I'm familiar with all of them, but this one. Where is it detailed? Glad to hear that you're a fan on the non-core book races too.
Path of War
Yea, I'm really looking forward to this one. Expect to see support for it.
Edit: To save the future threadjacking over what my motives are, I hope they are obvious. If not, feel free to ask.
I gotta say, DnD 5e is pretty fun. To me it feels like what I like about 3e/pathfinder, to my gf if feels like 1e and others at the table, it feels like what they feel is their favorite edition. I should also say that 5e has my gf playing again after a number of years away, something pathfinder was never able to do. They did a really good job with it. Combined with the fact that every game store owner I've talked to, they express really good sales. I don't think Wizards is destroying the hobby at all. I really think they stepped up to the challenge and did well.
To give credit where credit is due. They did good.
Create Mr. Pitt wrote:
That said spells scaling with level does sound like a pretty strong change.
Spells scaling is not the right word for it. Many spells you can cast using a higher level spell slot and get a greater effect. The two best examples of this is cure wounds and magic missile. Cure wounds, if you cast it as a 1st level spell from a 20th level cleric, it heals the same amount of damage as a 1st level cleric. Compare that with Pathfinder where you heal 1 more point of damage as a 2nd level caster as opposed to a 1st level cleric. And the damage healed keeps going up until you hit 5th level. In 5e, however, you have the option of using one of your higher level spell slots. So if you want to heal more damage, you have to use a 2nd or 3rd or higher level spell slot.
Magic missile is another example. In pathfinder you automatically get additional missiles as you increase in level. In 5e, if you cast it as a 1st level spell from a 1st level wizard or a 20th level wizard, you deal the same amount of damage. However, you have the option of using a higher level spell slot to get additional missiles.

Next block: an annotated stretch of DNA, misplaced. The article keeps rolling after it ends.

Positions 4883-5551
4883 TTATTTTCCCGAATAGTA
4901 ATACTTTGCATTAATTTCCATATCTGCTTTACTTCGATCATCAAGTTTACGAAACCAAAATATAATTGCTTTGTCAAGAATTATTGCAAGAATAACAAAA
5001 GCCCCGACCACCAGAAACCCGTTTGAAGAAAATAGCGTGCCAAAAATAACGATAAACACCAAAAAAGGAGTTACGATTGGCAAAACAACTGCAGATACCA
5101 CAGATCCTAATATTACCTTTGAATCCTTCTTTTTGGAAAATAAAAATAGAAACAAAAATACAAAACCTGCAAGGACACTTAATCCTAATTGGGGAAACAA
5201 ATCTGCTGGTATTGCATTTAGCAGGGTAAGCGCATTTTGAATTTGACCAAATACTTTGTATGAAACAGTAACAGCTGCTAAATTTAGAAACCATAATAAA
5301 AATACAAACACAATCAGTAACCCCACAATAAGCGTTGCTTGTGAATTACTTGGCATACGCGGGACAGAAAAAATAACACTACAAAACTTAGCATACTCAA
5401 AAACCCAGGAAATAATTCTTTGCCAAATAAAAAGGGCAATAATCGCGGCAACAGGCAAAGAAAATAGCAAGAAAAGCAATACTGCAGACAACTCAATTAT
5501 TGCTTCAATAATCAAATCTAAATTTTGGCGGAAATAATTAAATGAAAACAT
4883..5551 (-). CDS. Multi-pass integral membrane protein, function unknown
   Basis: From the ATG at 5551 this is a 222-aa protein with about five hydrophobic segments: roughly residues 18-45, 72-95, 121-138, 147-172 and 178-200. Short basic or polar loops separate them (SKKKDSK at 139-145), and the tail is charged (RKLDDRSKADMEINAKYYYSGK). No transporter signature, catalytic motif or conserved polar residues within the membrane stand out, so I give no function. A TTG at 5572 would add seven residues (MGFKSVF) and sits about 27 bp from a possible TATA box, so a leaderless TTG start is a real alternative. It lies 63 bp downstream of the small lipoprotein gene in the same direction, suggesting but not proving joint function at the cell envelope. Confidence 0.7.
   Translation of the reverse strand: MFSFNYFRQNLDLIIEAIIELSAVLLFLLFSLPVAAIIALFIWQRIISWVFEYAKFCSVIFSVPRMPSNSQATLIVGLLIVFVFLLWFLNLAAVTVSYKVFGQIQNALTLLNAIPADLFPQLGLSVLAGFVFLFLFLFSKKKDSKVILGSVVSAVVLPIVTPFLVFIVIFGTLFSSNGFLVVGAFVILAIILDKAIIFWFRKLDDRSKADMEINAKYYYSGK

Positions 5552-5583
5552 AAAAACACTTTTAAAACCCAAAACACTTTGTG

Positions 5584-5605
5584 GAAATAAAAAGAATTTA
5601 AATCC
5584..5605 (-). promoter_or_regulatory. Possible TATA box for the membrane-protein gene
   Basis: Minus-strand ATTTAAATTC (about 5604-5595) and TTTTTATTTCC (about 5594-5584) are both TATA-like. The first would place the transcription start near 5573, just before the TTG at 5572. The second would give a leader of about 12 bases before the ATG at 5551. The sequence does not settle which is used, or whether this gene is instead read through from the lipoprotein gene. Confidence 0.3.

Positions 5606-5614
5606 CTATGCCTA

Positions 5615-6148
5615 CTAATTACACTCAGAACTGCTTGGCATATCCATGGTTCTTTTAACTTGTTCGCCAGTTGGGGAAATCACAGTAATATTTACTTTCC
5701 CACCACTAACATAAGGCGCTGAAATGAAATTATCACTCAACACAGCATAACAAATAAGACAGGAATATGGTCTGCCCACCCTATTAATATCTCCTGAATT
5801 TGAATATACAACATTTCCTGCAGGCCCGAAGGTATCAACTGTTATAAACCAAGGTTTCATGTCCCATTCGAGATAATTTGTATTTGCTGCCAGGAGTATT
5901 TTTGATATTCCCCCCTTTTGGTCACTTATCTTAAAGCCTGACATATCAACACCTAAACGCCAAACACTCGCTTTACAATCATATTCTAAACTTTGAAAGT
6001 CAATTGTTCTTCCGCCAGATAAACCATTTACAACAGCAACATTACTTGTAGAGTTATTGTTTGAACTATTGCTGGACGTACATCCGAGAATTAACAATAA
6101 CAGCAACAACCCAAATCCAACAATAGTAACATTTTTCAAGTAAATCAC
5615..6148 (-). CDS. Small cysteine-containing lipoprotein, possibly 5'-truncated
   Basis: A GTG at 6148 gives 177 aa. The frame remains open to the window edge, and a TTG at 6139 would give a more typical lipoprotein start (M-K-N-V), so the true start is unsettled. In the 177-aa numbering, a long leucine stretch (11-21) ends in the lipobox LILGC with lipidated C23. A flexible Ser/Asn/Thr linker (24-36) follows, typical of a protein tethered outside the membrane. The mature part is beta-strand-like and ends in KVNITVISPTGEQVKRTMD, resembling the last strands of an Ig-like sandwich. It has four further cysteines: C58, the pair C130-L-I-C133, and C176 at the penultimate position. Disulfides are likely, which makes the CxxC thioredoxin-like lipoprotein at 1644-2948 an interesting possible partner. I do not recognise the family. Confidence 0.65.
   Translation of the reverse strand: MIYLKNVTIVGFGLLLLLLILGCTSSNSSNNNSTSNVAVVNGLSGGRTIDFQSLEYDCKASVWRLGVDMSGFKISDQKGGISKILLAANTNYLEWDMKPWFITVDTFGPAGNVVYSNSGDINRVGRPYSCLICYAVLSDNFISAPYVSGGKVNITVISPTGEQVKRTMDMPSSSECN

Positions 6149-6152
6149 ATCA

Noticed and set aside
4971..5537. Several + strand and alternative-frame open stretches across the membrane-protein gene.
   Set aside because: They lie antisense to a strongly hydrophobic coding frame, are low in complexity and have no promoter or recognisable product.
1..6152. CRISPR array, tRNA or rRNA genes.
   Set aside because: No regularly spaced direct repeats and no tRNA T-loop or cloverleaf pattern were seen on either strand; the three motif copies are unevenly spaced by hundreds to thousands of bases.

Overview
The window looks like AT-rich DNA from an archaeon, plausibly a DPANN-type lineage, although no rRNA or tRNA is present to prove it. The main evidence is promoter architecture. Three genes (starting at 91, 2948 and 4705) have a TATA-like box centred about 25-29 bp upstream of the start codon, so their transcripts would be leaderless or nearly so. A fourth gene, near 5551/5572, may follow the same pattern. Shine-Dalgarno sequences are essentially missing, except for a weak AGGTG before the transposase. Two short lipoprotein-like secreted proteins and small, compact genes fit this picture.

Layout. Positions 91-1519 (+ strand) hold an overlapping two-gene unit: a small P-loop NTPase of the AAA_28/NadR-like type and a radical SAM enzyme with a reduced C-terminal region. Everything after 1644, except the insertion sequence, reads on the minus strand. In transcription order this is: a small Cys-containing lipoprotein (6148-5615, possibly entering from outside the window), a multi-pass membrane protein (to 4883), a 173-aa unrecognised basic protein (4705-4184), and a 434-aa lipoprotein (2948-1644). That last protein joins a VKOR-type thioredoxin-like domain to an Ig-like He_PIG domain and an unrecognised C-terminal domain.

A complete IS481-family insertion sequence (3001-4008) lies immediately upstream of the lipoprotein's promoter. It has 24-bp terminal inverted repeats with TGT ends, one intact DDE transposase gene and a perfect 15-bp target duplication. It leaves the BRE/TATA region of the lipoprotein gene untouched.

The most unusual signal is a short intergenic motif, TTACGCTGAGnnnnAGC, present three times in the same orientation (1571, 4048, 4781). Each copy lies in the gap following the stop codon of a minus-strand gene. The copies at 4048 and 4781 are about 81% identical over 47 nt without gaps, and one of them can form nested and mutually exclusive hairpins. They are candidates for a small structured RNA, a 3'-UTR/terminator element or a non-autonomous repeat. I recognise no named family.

So while D&D requires less spells for the caster, I'd say it is balanced with the casters having less spells prepared. A 20th level wizard can have a maximum of 25 spells prepared, the same number as a 15th level pathfinder wizard. Mind you, that is before pathfinder adds in extra spells from school specialization and ability score bonuses. When you factor those in (using the absolute minimum ability score needed) a pathfinder wizard at 11th level can prepare more spells than a 5e D&D 20th level wizard. So pathfinder wizards win in overall versatility.
Then there's the fact that 6th level spells and beyond can only really be used once per day. The exception to this is levels 19 and 20 where a wizard can cast a 6th level spell a second time per day and at 20th level where a wizard can cast a 7th level spell a second time per day. Compare it to the 17th level pathfinder school specialized wizard that can cast 2 9th level spells/day.
So yea, like others have said, 5e spellcasters get the nerf.